A: 1)† Unless its small size and color are very important to you, consider the
low end of the iPod scale instead of an iPod mini. While iPod minis are very
cool, the only slightly more expensive low-end iPod has a lot more storage
space. More storage space means more music!
Q: What valuable lessons can you share from your current projects?
A:† One of the best things I have learned from writing books is how to plan and complete a lot of work within a given period of time. One way to do this is to map the work required each day to meet the end goal. For example, when writing a book, I set a page goal each day, such as to write 20 pages. Then use this map to gauge your progress each day. If you donít meet a dayís goal, immediately adjust the plan for upcoming days to catch up. Include some slack or catch-up days to account for unexpected events. And, everyone needs a break now and then. Sometimes, days off are the most productive thing you can do for a project. This kind of tool will help your be more productive, ensure that you reach your goals, and also reduces your anxiety because you arenít trying to swallow the entire elephant at once; you can handle it one piece (day) at a time.
Another lesson is that no one, including authors, knows everything!
Q: Please share two surprising experiences.
A: 1)† I have been surprised at how kind people are when they send emails to me. Almost everyone who writes to me has nice things to say even if they are having problems with their computers when they write. It is very gratifying to be able to help people.
2)† Another surprising thing is how many new things there are to learn, and to help other people learn, no matter how long I am involved in this game!
Q: What compelling issues do you face as a top professional in your area of expertise? How can they be resolved?
A:† Keeping up with technology is the biggest issue I face. The technology changes so quickly that it is difficult to maintain top skills while getting work done. The only way I have been able to do this is to carefully select the areas I want to be involved with and focus on those areas. This means that I am not as skilled or knowledgeable in certain areas that I have some interested in.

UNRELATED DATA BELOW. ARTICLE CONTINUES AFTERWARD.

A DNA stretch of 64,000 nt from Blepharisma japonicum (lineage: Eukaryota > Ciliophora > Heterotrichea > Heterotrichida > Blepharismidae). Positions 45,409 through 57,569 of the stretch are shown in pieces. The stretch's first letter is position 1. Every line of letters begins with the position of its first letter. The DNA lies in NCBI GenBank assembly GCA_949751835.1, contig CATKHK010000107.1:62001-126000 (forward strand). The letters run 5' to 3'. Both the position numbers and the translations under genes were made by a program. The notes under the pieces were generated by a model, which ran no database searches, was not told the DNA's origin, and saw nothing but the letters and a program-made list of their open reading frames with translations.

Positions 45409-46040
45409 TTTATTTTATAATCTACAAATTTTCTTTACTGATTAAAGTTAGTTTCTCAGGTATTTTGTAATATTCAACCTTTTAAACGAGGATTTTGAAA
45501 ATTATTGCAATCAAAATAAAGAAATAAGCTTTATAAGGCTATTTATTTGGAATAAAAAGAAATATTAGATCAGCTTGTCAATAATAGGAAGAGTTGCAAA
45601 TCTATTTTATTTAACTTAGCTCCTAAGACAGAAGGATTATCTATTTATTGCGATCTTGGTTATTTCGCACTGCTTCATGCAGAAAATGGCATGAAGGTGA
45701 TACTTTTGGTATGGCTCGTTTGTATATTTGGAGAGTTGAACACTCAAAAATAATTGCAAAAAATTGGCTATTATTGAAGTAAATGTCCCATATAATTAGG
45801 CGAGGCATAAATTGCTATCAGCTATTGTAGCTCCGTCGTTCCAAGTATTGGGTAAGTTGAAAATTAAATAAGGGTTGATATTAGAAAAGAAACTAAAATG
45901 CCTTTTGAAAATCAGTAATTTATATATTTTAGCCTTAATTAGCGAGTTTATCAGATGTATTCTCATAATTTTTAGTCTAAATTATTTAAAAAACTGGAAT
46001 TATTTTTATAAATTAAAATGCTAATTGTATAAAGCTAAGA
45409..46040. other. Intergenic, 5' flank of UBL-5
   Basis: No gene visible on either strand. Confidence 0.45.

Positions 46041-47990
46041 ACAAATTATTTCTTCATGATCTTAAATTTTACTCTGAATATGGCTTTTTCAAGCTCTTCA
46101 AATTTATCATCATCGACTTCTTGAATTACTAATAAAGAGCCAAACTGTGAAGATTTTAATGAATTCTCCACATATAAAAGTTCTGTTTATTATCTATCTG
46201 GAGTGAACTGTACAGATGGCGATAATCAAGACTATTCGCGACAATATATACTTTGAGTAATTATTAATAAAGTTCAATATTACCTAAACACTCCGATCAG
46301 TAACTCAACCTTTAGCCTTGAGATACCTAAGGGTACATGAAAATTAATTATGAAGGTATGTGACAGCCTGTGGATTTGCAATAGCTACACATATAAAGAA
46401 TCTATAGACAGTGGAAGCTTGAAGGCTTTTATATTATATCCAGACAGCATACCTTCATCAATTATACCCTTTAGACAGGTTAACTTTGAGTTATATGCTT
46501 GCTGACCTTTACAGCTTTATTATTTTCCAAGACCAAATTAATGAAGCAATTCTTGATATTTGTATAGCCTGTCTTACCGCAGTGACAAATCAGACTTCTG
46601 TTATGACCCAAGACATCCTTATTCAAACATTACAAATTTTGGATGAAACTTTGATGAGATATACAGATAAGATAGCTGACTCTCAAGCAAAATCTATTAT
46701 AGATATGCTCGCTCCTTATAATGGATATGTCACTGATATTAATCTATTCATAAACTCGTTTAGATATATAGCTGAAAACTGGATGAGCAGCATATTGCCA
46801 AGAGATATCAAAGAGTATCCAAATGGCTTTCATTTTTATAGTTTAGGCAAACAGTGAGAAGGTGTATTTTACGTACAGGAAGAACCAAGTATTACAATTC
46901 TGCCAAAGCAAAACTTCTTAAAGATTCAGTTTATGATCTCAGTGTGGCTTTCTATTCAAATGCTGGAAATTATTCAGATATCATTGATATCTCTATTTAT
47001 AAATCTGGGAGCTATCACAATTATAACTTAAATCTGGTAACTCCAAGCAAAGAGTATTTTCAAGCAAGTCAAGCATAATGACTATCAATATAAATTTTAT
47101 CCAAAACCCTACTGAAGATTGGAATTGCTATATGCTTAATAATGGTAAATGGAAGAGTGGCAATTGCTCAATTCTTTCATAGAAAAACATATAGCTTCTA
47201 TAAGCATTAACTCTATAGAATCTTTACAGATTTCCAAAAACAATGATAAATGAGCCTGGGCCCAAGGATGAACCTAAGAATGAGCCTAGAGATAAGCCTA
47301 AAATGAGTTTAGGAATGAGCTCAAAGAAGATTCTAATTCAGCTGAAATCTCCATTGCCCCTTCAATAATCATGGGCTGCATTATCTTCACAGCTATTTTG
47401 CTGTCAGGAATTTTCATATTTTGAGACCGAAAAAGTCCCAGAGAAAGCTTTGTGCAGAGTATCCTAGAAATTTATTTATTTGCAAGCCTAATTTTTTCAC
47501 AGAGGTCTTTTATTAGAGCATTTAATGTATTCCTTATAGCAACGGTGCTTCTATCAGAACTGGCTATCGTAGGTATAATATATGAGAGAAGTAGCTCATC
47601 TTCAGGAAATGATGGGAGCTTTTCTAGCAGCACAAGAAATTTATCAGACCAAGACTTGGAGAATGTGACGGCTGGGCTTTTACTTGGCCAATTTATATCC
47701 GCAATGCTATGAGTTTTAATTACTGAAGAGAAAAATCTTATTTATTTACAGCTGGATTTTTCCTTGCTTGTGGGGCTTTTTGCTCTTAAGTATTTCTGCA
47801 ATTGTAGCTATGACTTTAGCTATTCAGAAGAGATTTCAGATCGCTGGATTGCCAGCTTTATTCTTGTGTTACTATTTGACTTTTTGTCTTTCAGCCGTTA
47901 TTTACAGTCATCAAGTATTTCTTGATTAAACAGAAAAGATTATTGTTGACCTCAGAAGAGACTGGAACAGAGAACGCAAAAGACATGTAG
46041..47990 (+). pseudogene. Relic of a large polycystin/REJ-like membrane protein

Q: What future books can we expect from you?
A: I am currently completing my first book not related to technology, which is called Absolute Beginnerís Guide to Homeschooling and will be published sometime in the fall of 2004. I will be returning my Mac roots following that project with The MacAddict Guide to Mac OS X Tiger that will be available early in 2005.
Q: What kind of computer setup do you have?
A: As you might expect for a computer geek like myself, I have a number of computers. My primary writing machine is a PowerMac G4 with 1.4 GHz dual processors, 2 GB of RAM, and about 750 GB of drive space (including attached FireWire drives). (If there are any potential sponsors out there whoíd like to provide a G5 for my next book, please let me know!) I also have a Windows machine running Windows XP Professional. I use at least two monitors on all my desktops; I have a couple of ViewSonic 19-in flat panels along with an Apple 20-inch cinema display. For road trips, I use a 15-inch PowerBook (Titanium version). I also have several test machines including a couple of PowerMac G4s and a G3 iMac.
Q: Brad, thank you again for taking the time out of your busy schedule to do this interview.
A: Thank you!